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I am attempting to connect a CMOS parallel SRAM chip to a few different 74HC chips, but mostly 74HC377 octal flip-flops.

I'm having inconsistent results with values being loaded sometimes not being correct. Looking at the data sheet, the 74HC377 has a high level input of 3.15V with Vcc at 4.5 volts, and the SRAM has a minimum high level output of 2.4V at the minimum Vcc, which is 4.5V. In my measurements, the SRAM high output is around 3.5 volts, and as Vcc is around 5.2 volts it's probably just barely enough to register as high to the 377, which explains the instability.

Why the heck is the SRAM high level output not just Vcc like everything else? I've looked for other SRAM chips that have compatible voltages but it seems like they all have this. What can be done to accommodate this? Or am I doing something wrong?

Edit: the SRAM chip is a Renesas 71256SA, and I measured the voltage using a multimeter.

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  • \$\begingroup\$ Might help if you state the sram part number and how you’re measuring the voltages. \$\endgroup\$
    – Kartman
    Mar 5, 2021 at 2:30
  • \$\begingroup\$ I’d be using an oscilloscope to measure the active voltages. If you’re using a multimeter then I’m assuming the address and control pins are static and that the chip is selected and the output enabled. Otherwise you’ll be measuring leakage. Also note the ram chip is very fast , so the 0V and bypassing will be critical. This alone could explain your problems. \$\endgroup\$
    – Kartman
    Mar 5, 2021 at 3:13
  • \$\begingroup\$ I don't have an oscilloscope so there's that, but the address and control pins are static and correct. Could you explain what bypassing is and why it's critical? I'm a noob. \$\endgroup\$
    – bobbbob
    Mar 5, 2021 at 3:20
  • \$\begingroup\$ Is it the same as a decoupling capacitor? Because I do have that. What about the 0V is critical though? \$\endgroup\$
    – bobbbob
    Mar 5, 2021 at 3:27
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    \$\begingroup\$ You need a 74HCT377 from the HCT series devices to interface with TTL. \$\endgroup\$ Mar 5, 2021 at 3:36

1 Answer 1

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Presumably the SRAM is using two N channel transistors for driving the output pins.

link

enter image description here

This provides more drive current than a P channel FET of the same size with the small disadvantage of dropping 1x the threshold voltage. For TTL this doesn't matter since TTL only requires Vh to be above 2 volts or so. This is a problem for CMOS inputs though which expect Vh to be higher.

There's a few possible solutions:

You could use 74HCT rather than 74HC chips. These have TTL compatible inputs that treat everything above 2V as logic high. Only chips that use the data line values as input must be HCT series since their outputs are CMOS compatible. Everything else can be normal 74HC series.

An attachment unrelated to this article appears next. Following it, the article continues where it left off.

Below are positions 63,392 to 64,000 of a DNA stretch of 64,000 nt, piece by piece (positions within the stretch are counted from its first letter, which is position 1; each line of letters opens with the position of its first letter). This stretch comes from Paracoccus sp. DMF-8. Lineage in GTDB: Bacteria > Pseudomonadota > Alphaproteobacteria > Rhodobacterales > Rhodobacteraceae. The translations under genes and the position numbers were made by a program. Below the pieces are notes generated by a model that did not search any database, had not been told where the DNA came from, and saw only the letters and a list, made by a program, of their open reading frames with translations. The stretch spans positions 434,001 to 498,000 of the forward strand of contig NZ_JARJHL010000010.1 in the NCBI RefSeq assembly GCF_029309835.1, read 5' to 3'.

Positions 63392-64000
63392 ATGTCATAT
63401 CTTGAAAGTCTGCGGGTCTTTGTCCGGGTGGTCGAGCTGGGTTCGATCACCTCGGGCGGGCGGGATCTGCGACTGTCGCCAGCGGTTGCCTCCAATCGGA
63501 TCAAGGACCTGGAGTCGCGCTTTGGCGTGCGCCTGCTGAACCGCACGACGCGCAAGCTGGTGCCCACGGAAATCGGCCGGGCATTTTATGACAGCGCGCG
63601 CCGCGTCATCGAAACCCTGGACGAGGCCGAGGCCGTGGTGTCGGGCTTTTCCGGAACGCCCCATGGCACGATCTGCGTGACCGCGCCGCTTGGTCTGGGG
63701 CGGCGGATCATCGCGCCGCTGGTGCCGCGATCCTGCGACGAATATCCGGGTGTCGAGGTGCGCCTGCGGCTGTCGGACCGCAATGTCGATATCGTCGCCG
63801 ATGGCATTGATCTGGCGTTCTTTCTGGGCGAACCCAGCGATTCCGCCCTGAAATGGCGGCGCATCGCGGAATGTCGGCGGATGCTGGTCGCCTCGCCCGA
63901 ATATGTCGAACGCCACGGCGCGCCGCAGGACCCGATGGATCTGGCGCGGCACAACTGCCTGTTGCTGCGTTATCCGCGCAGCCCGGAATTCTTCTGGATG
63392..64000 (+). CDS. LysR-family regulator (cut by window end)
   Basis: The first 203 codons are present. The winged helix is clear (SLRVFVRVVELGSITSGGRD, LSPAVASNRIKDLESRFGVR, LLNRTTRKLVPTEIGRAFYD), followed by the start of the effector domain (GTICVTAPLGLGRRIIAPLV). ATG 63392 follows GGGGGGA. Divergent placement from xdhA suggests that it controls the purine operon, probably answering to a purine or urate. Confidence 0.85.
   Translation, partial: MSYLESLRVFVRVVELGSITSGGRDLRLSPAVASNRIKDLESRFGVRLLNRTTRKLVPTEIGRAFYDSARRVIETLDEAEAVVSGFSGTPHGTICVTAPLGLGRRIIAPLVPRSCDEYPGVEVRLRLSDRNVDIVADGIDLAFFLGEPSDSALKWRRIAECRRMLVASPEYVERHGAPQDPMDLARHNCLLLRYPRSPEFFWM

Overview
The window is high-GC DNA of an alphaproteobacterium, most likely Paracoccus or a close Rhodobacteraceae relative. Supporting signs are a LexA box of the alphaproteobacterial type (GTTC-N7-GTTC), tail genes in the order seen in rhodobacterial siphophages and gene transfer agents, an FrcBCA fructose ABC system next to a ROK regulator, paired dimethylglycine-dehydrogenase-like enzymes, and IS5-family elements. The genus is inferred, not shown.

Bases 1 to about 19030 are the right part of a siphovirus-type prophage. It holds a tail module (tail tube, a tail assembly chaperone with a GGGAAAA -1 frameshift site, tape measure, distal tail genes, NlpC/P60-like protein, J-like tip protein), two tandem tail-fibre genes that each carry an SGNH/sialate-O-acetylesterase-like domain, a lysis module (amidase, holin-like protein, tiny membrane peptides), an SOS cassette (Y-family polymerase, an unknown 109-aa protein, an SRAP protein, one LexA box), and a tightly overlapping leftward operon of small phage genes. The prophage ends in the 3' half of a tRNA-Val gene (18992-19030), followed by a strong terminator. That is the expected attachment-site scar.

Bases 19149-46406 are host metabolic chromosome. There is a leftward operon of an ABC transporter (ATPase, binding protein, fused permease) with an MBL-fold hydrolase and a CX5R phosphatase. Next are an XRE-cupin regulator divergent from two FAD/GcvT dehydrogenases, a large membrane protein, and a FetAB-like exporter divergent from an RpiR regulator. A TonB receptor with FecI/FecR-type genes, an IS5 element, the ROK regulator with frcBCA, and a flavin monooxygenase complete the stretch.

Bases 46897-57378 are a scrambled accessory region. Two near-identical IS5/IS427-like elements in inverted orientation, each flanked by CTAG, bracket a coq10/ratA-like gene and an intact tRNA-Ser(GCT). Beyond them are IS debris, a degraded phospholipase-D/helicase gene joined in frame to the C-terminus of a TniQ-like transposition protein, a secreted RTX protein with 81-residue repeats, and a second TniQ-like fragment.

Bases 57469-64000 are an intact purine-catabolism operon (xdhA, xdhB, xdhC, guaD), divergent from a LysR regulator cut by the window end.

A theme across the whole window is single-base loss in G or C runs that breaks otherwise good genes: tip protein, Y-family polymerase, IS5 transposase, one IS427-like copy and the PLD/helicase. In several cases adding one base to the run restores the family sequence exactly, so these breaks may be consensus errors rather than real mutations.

You could add pull up resistors to the data lines. 1K resistors are supposed to work reasonably well though this depends on fan out and operating frequency.

enter image description here

If you're really lazy, considering your circuit is somewhat stable already, just drop the logic supply voltage by half a volt with a diode. The 74HC series logic works down to 2V so 4.5V is not a problem. You don't have to do this for all the logic, just the chips that directly interface with the SRAM. Those ones will now have a lower threshold for Vih and output 4.5V as their Voh which everything else directly powered by the 5V rail will accept without problems. Half a volt will probably get you to stability and this saves having to add the resistors at least during prototyping. Just replace the jumper wire powering the octal flip flop with a diode.

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  • \$\begingroup\$ Would using a pull up resistor on the bidirectional I/O of the SRAM cause problems when data is output from CMOS to the SRAM? \$\endgroup\$
    – bobbbob
    Mar 5, 2021 at 18:06
  • \$\begingroup\$ As long as whatever is driving that node can pull the node down to an acceptable voltage for the logic, no. If you use a 1K pull up resistor, whatever drives the node low has to sink 5mA at an acceptable Vil for the SRAM. Datasheet for the SRAM says 0.8V guarantees low won't be misinterpreted as high. The general datasheet for 74HC IO characteristics suggests this is fine cl.cam.ac.uk/teaching/2003/DigElec/part2-data.pdf . Vol @Isink=4ma is typically 150mV(260mV worst case). That should meet the 0.8V requirement at 5v and doesn't dissipate much power in the 74HC IC itself. \$\endgroup\$ Mar 5, 2021 at 20:38
  • \$\begingroup\$ The resistor method fixed the problem. I did some calculations and I think the voltage should be around 2.6V to register as high at my Vin, so I used a 440ohm resistor instead. The 1K didn't work. \$\endgroup\$
    – bobbbob
    Mar 8, 2021 at 22:46

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